Litigating Prudence Versus Litigating Fees Under ERISA
“Recent 401(k) plan fee litigation has been successful not under ERISA section 406 but under ERISA section 404, ERISA’s prudence standard,” one reader recently reminded PLANADVISER, following a difficult week of news for retirement industry service providers.
A third lawsuit had just been filed against J.P. Morgan Chase Bank, all three arguing the company improperly favored its own investment options within the retirement plan offered to workers and otherwise failed to control costs and conflicts of interest. The firm, far from being the only provider finding itself in this boat, flatly denies the underlying allegations.
According to Michael Barry, a PLANSPONSOR magazine columnist and president of the Plan Advisory Services Group, as new cases emerge it is important to remember that, as he puts it, “Where the 401(k) plan fee litigation has been successful is not under ERISA Section 406 but under ERISA Section 404, known as ERISA’s prudence standard.”
Many of the legal challenges emerging may appear similar on their face, but the underlying allegations can vary significantly in terms of how they actually apply and test the Employee Retirement Income Security Act’s (ERISA) various standards. “My understanding is that the lawyers are fighting out in the courts—right now—what exactly is prudence when it comes to fees,” he notes.
The distinction between litigating fees and litigating prudence may seem subtle, Barry says, but it is important. The “reasonable compensation” standards so often discussed in the media coverage of new cases are established by ERISA section 406, known as ERISA’s prohibited transaction standards. Questions about how these standards should be applied in practice are murkier.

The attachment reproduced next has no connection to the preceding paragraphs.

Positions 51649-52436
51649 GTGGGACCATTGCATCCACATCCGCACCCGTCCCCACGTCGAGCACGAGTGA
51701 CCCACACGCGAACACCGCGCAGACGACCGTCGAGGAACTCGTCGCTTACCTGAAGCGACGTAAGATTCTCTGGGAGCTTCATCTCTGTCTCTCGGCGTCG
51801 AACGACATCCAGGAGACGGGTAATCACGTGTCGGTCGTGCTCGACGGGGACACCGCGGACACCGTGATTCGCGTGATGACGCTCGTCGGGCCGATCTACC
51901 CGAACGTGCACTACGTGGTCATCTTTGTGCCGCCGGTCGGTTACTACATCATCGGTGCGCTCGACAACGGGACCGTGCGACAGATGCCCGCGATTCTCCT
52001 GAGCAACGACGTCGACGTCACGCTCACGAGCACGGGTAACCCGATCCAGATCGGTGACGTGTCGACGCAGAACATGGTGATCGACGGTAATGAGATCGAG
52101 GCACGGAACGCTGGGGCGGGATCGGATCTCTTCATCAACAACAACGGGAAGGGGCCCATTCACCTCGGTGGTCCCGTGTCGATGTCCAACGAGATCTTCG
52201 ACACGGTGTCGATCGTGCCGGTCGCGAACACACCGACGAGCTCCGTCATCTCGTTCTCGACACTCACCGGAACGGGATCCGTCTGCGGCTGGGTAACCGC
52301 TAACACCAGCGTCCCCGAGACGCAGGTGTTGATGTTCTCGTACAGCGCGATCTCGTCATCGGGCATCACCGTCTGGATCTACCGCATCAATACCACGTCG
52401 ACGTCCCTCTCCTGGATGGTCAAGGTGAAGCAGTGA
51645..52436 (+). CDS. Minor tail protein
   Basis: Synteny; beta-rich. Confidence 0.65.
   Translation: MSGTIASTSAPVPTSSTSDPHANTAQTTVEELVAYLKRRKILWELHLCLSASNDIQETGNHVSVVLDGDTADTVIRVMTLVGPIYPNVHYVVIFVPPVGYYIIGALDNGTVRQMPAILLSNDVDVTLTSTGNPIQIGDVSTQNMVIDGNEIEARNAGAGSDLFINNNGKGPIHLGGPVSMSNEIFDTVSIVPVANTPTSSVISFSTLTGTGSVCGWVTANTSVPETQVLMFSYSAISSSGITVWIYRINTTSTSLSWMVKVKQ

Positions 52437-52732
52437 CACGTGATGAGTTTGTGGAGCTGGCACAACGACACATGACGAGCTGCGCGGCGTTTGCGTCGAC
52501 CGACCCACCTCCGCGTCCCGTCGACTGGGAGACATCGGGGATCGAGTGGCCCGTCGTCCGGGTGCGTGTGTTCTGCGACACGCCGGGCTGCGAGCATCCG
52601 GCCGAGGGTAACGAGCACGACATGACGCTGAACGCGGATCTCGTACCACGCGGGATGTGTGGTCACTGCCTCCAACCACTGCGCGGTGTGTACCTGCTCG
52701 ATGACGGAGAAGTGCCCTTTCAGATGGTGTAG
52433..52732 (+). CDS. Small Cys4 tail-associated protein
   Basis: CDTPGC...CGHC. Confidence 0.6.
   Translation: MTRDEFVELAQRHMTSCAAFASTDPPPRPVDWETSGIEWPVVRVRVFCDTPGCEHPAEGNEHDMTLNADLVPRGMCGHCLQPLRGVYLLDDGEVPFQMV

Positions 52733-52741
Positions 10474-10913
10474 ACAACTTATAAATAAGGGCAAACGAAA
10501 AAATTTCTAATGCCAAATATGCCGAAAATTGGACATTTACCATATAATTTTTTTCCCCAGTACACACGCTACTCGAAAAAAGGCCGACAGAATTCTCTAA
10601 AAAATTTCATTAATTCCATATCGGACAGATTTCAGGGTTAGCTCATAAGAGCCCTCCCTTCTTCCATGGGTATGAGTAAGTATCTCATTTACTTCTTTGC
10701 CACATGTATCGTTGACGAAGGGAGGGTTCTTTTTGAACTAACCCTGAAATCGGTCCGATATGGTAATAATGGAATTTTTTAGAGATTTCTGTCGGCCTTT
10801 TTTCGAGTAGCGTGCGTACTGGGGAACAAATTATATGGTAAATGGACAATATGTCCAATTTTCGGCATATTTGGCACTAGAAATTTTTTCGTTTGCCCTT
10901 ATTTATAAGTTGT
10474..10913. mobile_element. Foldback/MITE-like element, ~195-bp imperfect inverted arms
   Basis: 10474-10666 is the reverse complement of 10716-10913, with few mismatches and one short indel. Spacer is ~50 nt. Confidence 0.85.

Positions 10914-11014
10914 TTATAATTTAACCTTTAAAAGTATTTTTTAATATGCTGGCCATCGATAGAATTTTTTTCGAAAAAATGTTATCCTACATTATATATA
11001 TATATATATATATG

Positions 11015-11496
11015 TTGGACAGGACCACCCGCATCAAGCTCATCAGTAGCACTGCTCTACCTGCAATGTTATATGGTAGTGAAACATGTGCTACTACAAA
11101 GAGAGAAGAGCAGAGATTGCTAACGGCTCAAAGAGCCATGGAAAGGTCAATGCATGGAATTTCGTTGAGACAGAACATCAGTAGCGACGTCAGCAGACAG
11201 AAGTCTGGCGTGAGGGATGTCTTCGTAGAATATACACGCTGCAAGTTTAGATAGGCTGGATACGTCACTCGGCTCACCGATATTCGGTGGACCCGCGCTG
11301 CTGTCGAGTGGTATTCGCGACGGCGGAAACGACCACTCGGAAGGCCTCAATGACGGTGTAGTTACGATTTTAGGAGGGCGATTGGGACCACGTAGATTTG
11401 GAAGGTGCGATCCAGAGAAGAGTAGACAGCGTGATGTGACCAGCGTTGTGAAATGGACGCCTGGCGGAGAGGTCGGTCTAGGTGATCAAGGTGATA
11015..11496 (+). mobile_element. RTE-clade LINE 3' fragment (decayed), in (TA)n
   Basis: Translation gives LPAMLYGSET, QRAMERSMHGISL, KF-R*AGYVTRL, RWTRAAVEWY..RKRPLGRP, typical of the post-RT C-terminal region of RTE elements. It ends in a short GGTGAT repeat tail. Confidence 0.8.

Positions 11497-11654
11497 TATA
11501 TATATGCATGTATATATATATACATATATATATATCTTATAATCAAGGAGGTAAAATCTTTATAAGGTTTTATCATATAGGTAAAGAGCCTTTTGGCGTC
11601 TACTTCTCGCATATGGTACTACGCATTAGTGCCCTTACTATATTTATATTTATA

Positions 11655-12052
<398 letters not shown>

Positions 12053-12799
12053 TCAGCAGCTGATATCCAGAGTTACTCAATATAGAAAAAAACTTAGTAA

“There is language in John Deere [at this point, eight years old and questioned on a number of points] that some courts and all defendants’ lawyers cite,” Barry explains. “The suggestion is that ‘nothing in ERISA requires every fiduciary to scour the market to find and offer the cheapest possible fund.’”
He observes that the demand for such a truly exhaustive search in itself may lead to higher plan operating costs. “But there are also cases like ABB and Tibble, where courts seem to be saying, ‘Where there is a cheaper service provider/fund that does the same thing [and is easily obtainable], prudence requires that you buy that service provider/fund, or at least consider it.’”
Barry believes that “plaintiffs’ lawyers are trying to push this principle as far as they can.”
“And when you think about it, what justification is there for paying, say, 35 bps for an S&P Index fund when you can get one off the rack from several providers for fees that are in the single digits?” he asks. “How could that possibly be prudent, even if it is ‘reasonable?’ And where do you draw the line—if your Vanguard S&P 500 fund charges 4 bps and Vanguard has an identical fund that you could use that only charges 2 bps, is that imprudent?”
This has been claimed, in fact, for example in Oracle. “There are obviously lots of nuances that the courts haven’t even gotten to,” Barry adds. “For instance, is there securities lending in the 2bps fund and not in the 4bps fund?”
Barry offers the conclusion that the industry is still having an “as-yet unresolved argument over whether fiduciaries should have to get a merely good deal or the best available deal, after discounting for search costs. Emphasis on as-yet unresolved.”